Source: Migration Policy Institute

Countries’ competitiveness, productivity, and growth depend largely on their ability to acquire and use new knowledge and constantly upgrade the skills of their workforces. Many countries do not, however, have the educational systems necessary to cultivate the kind of workforces they need, and in developing countries it is common for the most highly skilled workers to emigrate for job opportunities abroad.

Over the past decade, the Association of Southeast Asian Nations (ASEAN), a political and economic organization of ten countries in Southeast Asia, began to tackle these issues directly. In 2007, ASEAN Member States agreed to fast-track the creation of the ASEAN Economic Community (AEC) by 2015, which is meant to transform the region into a single market and production base characterized by, among other things, a free flow of skilled labor. In response to the mounting evidence that migrants in the region lack the skills recognition required to put their knowledge and training to use in destination countries, ASEAN Member States are taking steps toward better qualifications recognition to prevent the resulting waste of human capital.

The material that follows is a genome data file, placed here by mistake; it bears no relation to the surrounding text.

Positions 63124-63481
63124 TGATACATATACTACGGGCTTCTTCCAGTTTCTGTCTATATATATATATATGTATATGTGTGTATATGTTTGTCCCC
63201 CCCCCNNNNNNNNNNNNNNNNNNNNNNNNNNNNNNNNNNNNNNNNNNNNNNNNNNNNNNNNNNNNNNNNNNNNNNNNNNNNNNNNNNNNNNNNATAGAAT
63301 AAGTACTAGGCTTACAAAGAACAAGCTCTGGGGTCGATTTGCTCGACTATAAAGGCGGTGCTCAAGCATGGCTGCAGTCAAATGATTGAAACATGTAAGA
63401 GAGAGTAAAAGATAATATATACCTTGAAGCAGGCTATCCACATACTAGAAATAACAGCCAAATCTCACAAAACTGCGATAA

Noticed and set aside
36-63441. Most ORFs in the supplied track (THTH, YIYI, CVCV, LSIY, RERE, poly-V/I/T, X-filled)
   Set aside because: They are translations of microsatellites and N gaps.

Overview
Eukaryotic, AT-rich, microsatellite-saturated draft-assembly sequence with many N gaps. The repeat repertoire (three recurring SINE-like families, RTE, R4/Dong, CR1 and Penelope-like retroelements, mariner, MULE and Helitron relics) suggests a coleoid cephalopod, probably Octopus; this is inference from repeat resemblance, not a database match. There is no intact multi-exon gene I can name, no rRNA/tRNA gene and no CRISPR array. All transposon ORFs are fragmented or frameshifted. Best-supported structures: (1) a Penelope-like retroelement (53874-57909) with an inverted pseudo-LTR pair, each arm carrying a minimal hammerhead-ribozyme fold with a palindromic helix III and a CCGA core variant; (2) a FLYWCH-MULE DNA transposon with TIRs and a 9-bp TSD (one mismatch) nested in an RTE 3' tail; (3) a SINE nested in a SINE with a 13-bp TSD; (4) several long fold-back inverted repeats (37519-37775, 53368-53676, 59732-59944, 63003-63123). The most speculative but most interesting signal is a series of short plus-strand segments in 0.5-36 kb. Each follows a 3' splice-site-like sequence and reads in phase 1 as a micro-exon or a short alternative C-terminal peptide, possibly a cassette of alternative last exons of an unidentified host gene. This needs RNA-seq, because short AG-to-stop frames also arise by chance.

CBO — Updated Death and Injury Rates of U.S. Military Personnel During the Conflicts in Iraq and Afghanistan: Working Paper 2014-08

December 18, 2014 Comments off

Updated Death and Injury Rates of U.S. Military Personnel During the Conflicts in Iraq and Afghanistan: Working Paper 2014-08
Source: Congressional Budget Office

In Operation Iraqi Freedom, which ended on August 31, 2010, some 3,482 hostile deaths occurred among U.S. military personnel and 31,947 people were wounded in action (WIA). More than 1,800 hostile deaths occurred during Operation Enduring Freedom (in Afghanistan and surrounding countries) through November 2014; about 20,000 more people were wounded in action.

In the Iraq conflict, a larger proportion of wounded personnel survived their wounds than was the case during the Vietnam War, but the increased survival rates are not as high as some studies have asserted. Prior to the surge in troop levels that began in early 2007, the survival rate was 90.4 percent in Iraq—compared with 86.5 percent in Vietnam.

Amputation rates are difficult to measure consistently, but I estimate that 2.6 percent of all WIA and 9.0 percent of medically-evacuated WIA from the Iraq and Afghanistan theaters combined resulted in the major loss of a limb.

CRS — A Guide to U.S. Military Casualty Statistics: Operation Inherent Resolve, Operation New Dawn, Operation Iraqi Freedom, and Operation Enduring Freedom (November 20, 2014)

December 9, 2014 Comments off

A Guide to U.S. Military Casualty Statistics: Operation Inherent Resolve, Operation New Dawn, Operation Iraqi Freedom, and Operation Enduring Freedom (PDF)
Source: Congressional Research Service (via Federation of American Scientists)